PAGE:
About: Agreeableness is a(n) research topic. Over the lifetime, 8883 publication(s) have been published within this topic receiving 438950 citation(s).
01 Mar 1991-Personnel Psychology
Abstract: This study investigated the relation of the “Big Five” personality dimensions (Extraversion, Emotional Stability, Agreeableness, Conscientiousness, and Openness to Experience) to three job performance criteria (job proficiency, training proficiency, and personnel data) for five occupational groups (professionals, police, managers, sales, and skilled/semi-skilled). Results indicated that one dimension of personality, Conscientiousness, showed consistent relations with all job performance criteria for all occupational groups. For the remaining personality dimensions, the estimated true score correlations varied by occupational group and criterion type. Extraversion was a valid predictor for two occupations involving social interaction, managers and sales (across criterion types). Also, both Openness to Experience and Extraversion were valid predictors of the training proficiency criterion (across occupations). Other personality dimensions were also found to be valid predictors for some occupations and some criterion types, but the magnitude of the estimated true score correlations was small (ρ < .10). Overall, the results illustrate the benefits of using the 5-factor model of personality to accumulate and communicate empirical findings. The findings have numerous implications for research and practice in personnel psychology, especially in the subfields of personnel selection, training and development, and performance appraisal.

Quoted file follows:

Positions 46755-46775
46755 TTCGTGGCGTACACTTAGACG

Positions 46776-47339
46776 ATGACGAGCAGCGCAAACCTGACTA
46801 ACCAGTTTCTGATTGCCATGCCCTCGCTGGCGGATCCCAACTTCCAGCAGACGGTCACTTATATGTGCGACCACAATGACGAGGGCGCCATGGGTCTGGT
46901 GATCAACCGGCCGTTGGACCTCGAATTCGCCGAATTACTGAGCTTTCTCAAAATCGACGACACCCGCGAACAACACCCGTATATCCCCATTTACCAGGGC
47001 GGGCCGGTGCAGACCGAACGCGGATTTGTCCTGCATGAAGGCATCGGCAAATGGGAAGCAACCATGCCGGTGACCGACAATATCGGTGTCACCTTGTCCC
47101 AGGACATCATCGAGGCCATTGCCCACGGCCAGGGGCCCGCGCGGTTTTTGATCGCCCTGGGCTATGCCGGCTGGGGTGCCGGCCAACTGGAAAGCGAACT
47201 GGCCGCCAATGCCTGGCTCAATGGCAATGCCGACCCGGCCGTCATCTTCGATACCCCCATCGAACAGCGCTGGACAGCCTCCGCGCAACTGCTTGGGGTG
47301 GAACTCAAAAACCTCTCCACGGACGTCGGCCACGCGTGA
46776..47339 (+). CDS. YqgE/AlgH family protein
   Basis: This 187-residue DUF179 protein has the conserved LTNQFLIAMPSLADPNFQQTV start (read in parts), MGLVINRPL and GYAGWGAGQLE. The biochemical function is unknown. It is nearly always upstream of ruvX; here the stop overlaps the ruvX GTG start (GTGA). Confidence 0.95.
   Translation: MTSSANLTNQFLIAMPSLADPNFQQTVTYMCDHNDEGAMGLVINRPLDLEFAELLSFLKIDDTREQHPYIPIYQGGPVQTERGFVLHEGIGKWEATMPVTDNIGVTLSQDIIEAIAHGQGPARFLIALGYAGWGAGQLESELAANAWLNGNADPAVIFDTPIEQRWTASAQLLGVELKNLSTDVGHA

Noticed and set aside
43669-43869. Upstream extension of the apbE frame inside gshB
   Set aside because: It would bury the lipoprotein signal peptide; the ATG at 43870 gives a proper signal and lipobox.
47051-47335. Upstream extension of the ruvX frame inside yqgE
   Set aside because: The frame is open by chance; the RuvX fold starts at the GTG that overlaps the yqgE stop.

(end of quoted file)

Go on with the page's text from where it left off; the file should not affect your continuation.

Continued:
01 Jun 1992-Journal of Personality
TL;DR: It is argued that the five-factor model of personality should prove useful both for individual assessment and for the elucidation of a number of topics of interest to personality psychologists.
Abstract: The five-factor model of personality is a hierarchical organization of personality traits in terms of five basic dimensions: Extraversion, Agreeableness, Conscientiousness, Neuroticism, and Openness to Experience. Research using both natural language adjectives and theoretically based personality questionnaires supports the comprehensiveness of the model and its applicability across observers and cultures. This article summarizes the history of the model and its supporting evidence; discusses conceptions of the nature of the factors; and outlines an agenda for theorizing about the origins and operation of the factors. We argue that the model should prove useful both for individual assessment and for the elucidation of a number of topics of interest to personality psychologists.
01 Jan 1987-Journal of Personality and Social Psychology
TL;DR: Two data sources--self-reports and peer ratings--and two instruments--adjective factors and questionnaire scales--were used to assess the five-factor model of personality, showing substantial cross-observer agreement on all five adjective factors.
Abstract: Two data sources--self-reports and peer ratings--and two instruments--adjective factors and questionnaire scales--were used to assess the five-factor model of personality. As in a previous study of self-reports (McCrae & Costa, 1985b), adjective factors of neuroticism, extraversion, openness to experience, agreeableness-antagonism, and conscientiousness-undirectedness were identified in an analysis of 738 peer ratings of 275 adult subjects. Intraclass correlations among raters, ranging from .30 to .65, and correlations between mean peer ratings and self-reports, from .25 to .62, showed substantial cross-observer agreement on all five adjective factors. Similar results were seen in analyses of scales from the NEO Personality Inventory. Items from the adjective factors were used as guides in a discussion of the nature of the five factors. These data reinforce recent appeals for the adoption of the five-factor model in personality research and assessment.
05 Jun 1992-